Jacksonville, FL (August 11, 2018) – District 11 Council Member Danny Becton and the Indian Cultural Society of Jacksonville let freedom ring at an India Independence Day event held on Saturday.
ICS hosted the special event to celebrate India’s 72nd year of Independence and invited Councilman Becton to join them as the Chief Guest and Keynote Speaker. The organization’s Independence Day event was held at the University of North Florida in the Robinson Theatre on August 11th.
Members of ICS of all ages attended and were dressed to impress, wearing beautiful attire that embraced their Indian Culture and the event’s theme “Unity in Diversity”. The event consisted of a show full of performances varying from songs, dances, skits, a Fancy Dress Competition and Awards.
The event started at 4:00 p.m. but the crowd continued to grow inside and outside the theater throughout the evening with ICS members, as well as their families and friends. The show opened with a hoisting of the India and the American Flag along with the pledge. Councilman Becton and his wife, Linda Becton, took the stage with several leaders of the local organization and multiple members to sing each country’s national anthem. After honoring the flags, the emcees’ welcomed the honorary guests, Councilman Becton and his wife, with a sweet introduction and two flower bouquets.
Councilman Becton then took the podium for his keynote address which began by thanking the organization for the invitation to ICS’s memorable event on their special national holiday.
Councilman Becton’s remarks are as follows:
“I want to first Welcome everyone here and to say Thank you for this invitation on this very special National Holiday and to wish everyone a Happy Independence Day as the Country of India Celebrates 72 Years of Independence!
It’s a great honor to be your guest this evening as District 11 is the home to so many Indian-American families and friends. The diverse cultural environment of this area provides many assets for families as Indian businesses of all types have taken root and provide for the needs and traditional values that make this area home, Right Here in Jacksonville and Right Here in District 11.
As you might believe, District 11 is one of the fastest growing areas of our city and it is the Indian-American community that is a big part of that growth. As a culture known for being a highly educated family unit with over 70% of family members having a college diploma and 40% of 25 years or older having a graduate or professional degree, it is incumbent that the Indian-American community not sit back, but get involved.
Your business acumen and energy are too valuable to waste and we are fortunate that you’ve decided to make Jacksonville your home. I encourage you to put your stamp on our city’s future and as professionals, get involved with your local neighborhoods and community organizations and to have a say in how our city is shaped and grows.
Again, it is a great asset of our city to have this type of diversity which makes our city strong, our city unique and our values universal. The diversity of the Indian-American culture is a big part of what makes our country great!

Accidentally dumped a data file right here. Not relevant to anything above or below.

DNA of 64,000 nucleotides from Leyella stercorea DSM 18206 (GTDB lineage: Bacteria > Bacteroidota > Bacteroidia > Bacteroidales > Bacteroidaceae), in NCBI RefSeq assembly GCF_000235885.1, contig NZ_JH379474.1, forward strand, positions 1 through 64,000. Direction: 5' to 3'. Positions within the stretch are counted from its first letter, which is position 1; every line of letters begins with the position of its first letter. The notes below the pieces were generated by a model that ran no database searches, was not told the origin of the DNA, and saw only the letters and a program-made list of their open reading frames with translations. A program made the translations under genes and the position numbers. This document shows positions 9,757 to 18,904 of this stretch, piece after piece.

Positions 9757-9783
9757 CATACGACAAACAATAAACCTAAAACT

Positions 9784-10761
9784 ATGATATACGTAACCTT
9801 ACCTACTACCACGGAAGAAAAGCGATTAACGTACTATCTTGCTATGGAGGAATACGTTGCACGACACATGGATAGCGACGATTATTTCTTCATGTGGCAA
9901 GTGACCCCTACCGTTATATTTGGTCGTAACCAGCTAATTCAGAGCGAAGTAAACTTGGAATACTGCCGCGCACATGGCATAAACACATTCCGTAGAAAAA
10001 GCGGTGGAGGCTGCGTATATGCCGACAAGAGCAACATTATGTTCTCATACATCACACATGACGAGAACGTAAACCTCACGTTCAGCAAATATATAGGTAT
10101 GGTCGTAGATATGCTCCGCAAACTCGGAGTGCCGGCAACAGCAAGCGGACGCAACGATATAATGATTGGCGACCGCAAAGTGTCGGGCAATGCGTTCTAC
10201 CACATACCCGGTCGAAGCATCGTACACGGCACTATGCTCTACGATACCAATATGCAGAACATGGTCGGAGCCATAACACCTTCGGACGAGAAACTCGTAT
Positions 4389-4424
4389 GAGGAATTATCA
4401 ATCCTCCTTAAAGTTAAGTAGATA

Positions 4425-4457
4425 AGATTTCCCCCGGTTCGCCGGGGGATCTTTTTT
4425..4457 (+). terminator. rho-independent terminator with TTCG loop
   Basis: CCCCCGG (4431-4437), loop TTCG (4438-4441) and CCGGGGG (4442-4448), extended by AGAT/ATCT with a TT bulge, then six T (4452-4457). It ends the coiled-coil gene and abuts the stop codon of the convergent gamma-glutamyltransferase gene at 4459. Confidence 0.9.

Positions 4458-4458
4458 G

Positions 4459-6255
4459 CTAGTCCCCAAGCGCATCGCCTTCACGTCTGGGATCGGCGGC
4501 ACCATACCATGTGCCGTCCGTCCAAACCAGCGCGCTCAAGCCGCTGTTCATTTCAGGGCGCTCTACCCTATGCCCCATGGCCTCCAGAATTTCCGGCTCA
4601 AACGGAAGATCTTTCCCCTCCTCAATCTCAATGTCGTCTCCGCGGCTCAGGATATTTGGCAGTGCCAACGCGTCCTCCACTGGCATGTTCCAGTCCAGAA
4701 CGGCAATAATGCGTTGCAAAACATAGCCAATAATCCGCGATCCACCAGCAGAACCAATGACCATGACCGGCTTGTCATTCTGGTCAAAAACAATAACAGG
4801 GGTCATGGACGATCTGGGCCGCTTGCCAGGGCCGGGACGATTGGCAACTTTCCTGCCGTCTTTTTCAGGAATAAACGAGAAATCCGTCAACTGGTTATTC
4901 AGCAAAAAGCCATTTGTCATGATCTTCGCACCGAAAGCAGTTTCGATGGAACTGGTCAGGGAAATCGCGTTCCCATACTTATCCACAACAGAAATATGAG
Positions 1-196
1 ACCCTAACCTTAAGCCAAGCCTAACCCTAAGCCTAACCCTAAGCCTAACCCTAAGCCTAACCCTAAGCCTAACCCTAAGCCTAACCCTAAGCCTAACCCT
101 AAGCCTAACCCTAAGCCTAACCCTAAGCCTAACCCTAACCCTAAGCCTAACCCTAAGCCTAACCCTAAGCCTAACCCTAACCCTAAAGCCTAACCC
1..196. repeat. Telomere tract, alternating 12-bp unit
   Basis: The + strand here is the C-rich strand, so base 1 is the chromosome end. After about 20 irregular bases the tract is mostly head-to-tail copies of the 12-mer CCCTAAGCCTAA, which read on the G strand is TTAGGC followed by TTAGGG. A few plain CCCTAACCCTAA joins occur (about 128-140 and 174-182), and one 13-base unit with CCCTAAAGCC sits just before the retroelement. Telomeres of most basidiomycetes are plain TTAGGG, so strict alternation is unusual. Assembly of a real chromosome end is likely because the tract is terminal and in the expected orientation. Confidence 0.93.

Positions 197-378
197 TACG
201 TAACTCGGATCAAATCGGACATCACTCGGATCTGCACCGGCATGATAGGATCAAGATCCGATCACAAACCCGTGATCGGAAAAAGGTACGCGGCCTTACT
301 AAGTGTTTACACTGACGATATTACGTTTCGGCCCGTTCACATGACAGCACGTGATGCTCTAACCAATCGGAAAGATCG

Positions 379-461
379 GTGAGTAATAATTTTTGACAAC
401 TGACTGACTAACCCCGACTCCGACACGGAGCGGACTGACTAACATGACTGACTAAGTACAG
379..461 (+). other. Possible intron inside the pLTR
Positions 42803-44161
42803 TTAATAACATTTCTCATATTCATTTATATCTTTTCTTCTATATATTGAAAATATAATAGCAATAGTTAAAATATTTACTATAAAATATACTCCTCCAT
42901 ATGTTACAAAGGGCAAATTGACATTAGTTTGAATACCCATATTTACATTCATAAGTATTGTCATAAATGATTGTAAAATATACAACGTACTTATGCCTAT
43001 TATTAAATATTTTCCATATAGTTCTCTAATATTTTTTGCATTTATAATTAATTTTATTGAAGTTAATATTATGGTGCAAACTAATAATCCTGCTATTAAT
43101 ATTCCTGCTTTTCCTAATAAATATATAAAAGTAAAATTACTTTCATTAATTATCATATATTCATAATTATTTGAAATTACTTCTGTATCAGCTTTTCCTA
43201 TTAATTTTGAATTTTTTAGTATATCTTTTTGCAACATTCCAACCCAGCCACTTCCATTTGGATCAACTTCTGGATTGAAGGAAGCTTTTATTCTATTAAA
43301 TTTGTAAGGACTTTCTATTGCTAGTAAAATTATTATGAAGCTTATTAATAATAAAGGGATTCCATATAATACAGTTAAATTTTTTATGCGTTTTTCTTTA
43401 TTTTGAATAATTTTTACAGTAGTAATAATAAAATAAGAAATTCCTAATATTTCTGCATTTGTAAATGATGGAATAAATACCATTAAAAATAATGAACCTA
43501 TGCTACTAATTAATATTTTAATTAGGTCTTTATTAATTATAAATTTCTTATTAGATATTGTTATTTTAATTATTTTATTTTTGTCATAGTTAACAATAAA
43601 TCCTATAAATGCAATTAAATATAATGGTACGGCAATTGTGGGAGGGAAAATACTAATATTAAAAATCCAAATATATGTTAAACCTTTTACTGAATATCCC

On this day, it is important that we take this time to celebrate Independence Day.
This occasion in India’s history similar to our own here in the United States sought the nationalistic fervor and the path for freedom whereby historical brave men and women set out in search of self-government, personal freedoms and the freedom of religion.
The ability to carve a path in the best interest of one’s country and not some foreign monarchy did not come easy and without sacrifices; for that we should always remember.
Today, 72 years later and in America 242 years ago, the fight for those rights from independence is on-going. It is always a struggle to protect these freedoms and values for which we hold so dearly.
It is only by remembering the past, the sacrifices that were made and that never getting complacent in forgetting those who fought and died for these rights as a result of independence, Never Be Diminished.
This is what we should always remember and hold sacred.
In closing, I want to thank you again for this honor and opportunity to kick off such a special event for the Indian Cultural Society of Jacksonville and on behalf of the entire Jacksonville City Council, we extend a happy 72nd Independence Day to you all!
The rest of the show consisted of many acts of entertainment performed by members and non-members in memory of India’s fight towards independence.
A Fancy Dance Competition was held for groups of all ages who dressed up as Freedom fighters of India, prepared a 15 second dialogue and demonstrated what freedom fighters did to help their country reach Independence.
About 10 regional groups performed multiple dances and songs embracing the event’s theme of unity and four additional groups, which ranged from little kids to adults, performed Bong melody representing their diverse culture.
The fun continued with the announcement and distribution for several competitions JAXICS conducted prior to the Independence Day event.
The Indian Cultural Society was formed in Jacksonville in 1972 and held its first Diwali function at Jacksonville University’s Student Center. In the beginning ICS consisted of only the 20 to 25 families who founded the organization. The non-profit has grown exponentially over 46 years and states “thousands of people representing several Indian cultures contribute to the success and growth of ICS every year.” According to the organizations website, ICS is a “non-religious cultural organization aimed at people of Indian origin and people interested in the Indian culture” with a purpose to promote and celebrate Indian culture and national programs.
For more information about the Indian Cultural Society of Jacksonville and how to get involved in its Executive and Youth Committees, Visit: